Operational Waste Production

Sarah Simon

11 min Read Time | December 11th 2022

Key Takeaways

In your analysis, you should report on the company's different waste categories and show how such specific types of waste are harmful to human health or ecosystems if not disposed of properly.

Be critical of waste reduction initiatives and try to assess their absolute impact. Make sure to go beyond remediation.

Keep in mind that reported operational waste only gives one side of the coin: most companies also have high levels of associated waste with product use (fashion, consumer goods, etc.) - however, this should be treated in a separate analysis.

Executive Summary

Values we are looking for are:

  • Total operational waste generated

  • The absolute amount and % of hazardous and non-hazardous waste generated

  • Disposal methods of the waste

  • the absolute amount and % of waste disposed of sustainably (recycle + compost + reuse + recovery*)

  • the absolute amount and % of waste disposed of unsustainably (landfilled + incinerated without energy recovery)

  • Any fully-fledged industry average (absolute waste figures in X industry, etc.)

* if includes incineration with energy recovery, make this aspect nuanced in the analysis

Things to remember:

  • The analysis should stress the amount or % of waste that was disposed of unsustainably

  • Always look for the coverage/scope of the data

  • Always make sure to check the footnotes/superscripts to see if there is anything valuable there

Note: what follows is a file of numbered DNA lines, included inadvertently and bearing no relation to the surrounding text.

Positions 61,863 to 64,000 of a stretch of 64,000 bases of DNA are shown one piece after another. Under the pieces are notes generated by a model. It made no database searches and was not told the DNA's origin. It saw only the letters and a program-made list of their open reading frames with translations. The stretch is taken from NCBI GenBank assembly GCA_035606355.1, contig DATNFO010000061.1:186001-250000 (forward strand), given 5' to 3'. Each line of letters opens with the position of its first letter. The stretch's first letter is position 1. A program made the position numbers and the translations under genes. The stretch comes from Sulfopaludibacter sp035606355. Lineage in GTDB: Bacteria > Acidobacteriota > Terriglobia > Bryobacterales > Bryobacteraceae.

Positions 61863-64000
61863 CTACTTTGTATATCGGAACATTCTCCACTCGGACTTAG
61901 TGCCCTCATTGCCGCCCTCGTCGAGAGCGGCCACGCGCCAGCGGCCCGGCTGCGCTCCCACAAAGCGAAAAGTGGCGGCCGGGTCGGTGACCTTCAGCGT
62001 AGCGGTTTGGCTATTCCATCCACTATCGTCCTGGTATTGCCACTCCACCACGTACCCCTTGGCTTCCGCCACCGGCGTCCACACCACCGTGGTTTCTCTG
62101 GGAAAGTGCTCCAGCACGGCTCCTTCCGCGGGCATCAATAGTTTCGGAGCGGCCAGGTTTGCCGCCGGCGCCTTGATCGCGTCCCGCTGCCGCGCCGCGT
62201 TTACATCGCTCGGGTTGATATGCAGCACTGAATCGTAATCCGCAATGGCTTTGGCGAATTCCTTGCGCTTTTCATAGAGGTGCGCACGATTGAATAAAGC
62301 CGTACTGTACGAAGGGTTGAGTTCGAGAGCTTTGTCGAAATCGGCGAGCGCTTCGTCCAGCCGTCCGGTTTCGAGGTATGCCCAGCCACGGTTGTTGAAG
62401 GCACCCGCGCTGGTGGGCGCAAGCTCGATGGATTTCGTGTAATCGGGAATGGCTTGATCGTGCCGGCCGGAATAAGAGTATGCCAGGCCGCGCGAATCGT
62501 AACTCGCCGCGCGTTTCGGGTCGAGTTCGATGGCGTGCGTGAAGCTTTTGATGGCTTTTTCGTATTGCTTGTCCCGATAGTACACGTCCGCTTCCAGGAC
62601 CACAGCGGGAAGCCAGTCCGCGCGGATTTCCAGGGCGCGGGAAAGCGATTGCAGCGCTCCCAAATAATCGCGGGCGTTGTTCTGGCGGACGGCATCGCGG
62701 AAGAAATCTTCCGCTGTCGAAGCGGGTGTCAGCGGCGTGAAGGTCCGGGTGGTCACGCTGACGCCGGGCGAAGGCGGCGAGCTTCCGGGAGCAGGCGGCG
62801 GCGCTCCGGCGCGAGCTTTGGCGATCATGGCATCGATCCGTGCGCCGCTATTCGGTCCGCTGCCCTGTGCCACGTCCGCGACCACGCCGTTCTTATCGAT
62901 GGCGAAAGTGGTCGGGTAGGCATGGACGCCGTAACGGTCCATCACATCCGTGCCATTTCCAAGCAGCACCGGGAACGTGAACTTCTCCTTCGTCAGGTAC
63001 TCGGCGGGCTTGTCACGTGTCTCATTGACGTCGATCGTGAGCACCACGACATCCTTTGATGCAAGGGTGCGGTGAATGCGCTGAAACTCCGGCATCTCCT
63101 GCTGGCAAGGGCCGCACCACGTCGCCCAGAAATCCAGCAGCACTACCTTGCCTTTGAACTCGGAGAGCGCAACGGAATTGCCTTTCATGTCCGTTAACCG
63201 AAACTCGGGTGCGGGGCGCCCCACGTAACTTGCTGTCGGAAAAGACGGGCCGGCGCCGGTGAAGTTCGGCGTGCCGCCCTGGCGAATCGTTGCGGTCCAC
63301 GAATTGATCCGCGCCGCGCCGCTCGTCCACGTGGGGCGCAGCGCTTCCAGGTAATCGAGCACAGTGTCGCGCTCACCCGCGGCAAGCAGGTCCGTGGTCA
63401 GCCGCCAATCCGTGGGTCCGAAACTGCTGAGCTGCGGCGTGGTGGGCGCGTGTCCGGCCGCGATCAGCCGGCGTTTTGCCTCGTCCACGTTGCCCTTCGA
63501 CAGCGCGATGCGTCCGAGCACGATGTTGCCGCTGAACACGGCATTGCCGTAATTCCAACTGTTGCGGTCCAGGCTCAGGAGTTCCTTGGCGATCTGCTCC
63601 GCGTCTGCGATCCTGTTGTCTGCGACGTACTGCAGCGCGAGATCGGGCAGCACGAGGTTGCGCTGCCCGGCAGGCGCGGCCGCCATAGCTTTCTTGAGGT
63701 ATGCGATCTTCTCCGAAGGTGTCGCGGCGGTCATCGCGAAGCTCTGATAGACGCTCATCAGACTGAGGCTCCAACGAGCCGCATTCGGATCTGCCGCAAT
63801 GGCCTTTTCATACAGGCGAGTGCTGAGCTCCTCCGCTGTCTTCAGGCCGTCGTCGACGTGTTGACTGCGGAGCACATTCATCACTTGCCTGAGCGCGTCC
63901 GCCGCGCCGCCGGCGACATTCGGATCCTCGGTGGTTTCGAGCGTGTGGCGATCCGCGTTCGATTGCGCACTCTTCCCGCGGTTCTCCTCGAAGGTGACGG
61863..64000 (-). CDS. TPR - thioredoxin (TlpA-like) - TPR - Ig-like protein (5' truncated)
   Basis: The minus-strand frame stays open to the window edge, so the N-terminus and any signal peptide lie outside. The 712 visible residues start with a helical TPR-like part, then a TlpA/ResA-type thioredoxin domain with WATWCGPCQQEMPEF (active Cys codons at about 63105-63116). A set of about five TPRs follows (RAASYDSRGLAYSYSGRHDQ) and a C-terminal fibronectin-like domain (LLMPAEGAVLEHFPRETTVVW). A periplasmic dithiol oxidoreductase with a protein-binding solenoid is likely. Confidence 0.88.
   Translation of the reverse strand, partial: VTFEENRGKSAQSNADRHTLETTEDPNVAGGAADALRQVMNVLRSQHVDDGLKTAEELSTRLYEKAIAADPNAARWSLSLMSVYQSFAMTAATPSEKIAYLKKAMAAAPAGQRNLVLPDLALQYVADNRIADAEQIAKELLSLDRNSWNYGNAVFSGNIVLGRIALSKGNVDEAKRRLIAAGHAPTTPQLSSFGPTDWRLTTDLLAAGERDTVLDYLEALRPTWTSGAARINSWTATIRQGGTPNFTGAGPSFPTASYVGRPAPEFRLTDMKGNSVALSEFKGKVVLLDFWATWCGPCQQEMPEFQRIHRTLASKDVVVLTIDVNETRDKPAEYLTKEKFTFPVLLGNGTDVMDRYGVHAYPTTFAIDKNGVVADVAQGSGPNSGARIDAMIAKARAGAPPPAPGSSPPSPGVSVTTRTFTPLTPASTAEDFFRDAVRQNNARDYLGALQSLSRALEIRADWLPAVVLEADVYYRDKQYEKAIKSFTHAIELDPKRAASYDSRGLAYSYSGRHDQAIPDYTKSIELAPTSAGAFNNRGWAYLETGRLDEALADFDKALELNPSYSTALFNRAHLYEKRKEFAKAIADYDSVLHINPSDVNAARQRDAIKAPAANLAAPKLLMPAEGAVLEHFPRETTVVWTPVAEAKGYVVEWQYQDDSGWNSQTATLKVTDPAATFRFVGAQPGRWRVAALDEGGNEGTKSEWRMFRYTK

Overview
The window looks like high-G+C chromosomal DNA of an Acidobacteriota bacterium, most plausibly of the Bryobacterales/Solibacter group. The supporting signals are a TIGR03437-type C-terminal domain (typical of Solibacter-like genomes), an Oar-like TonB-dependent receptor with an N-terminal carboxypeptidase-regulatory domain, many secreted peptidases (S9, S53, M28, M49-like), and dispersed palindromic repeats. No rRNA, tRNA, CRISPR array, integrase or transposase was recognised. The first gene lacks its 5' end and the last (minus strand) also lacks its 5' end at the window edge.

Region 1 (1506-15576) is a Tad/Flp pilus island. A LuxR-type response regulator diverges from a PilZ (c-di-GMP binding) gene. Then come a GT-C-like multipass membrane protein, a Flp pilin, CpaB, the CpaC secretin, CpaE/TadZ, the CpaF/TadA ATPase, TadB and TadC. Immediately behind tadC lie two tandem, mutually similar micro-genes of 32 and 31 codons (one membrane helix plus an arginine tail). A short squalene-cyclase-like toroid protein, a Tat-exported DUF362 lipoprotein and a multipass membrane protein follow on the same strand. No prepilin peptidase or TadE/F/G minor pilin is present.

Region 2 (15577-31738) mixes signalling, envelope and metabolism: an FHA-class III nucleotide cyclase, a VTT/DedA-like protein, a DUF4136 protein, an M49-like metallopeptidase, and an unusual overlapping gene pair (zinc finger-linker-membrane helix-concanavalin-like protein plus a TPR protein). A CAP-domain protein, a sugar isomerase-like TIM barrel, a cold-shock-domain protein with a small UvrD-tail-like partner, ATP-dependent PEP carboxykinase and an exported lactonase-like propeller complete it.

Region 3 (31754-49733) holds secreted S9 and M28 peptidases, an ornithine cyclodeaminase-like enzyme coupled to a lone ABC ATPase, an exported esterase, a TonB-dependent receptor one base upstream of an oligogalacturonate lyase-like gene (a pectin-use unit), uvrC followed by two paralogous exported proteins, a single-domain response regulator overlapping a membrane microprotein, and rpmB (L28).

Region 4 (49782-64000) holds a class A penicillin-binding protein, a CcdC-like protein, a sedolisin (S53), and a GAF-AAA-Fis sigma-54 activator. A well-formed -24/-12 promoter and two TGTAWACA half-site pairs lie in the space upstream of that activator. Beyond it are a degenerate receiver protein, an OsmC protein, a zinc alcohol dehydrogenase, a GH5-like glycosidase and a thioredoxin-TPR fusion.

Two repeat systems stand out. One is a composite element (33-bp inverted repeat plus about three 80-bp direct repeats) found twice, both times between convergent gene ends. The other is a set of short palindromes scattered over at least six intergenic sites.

What is it?

Waste production is ”the production of unwanted materials as a by-product of economic processes.”

Companies all produce waste through their operations. Some possible impacts of waste production include:

  • Discharge into water: the release of unwanted waste material into water systems. This includes point discharges, such as sewer pipes, distributed discharges, such as fertiliser runoff, and industrial spills - more in the article water discharge pollution.

  • Emissions into the air: the release of unwanted waste into the air. This includes combustion by-products from cars, factories, and power plants. This also includes the release of volatiles from manufacturing processes — more in the article Air pollutants.

  • Releases into soils: the release of the unwanted waste directly into or onto the soil. This includes industrial spills, fertilisers, etc.

Note that these impacts pertain to other topics. Therefore, it is worth briefly mentioning the impacts in the introduction without going into details in the core analysis to avoid double-countingl




SDG choice

Impact Category: Processes

ILG Theme: Resource Security

Pasted image 0

Impact assessment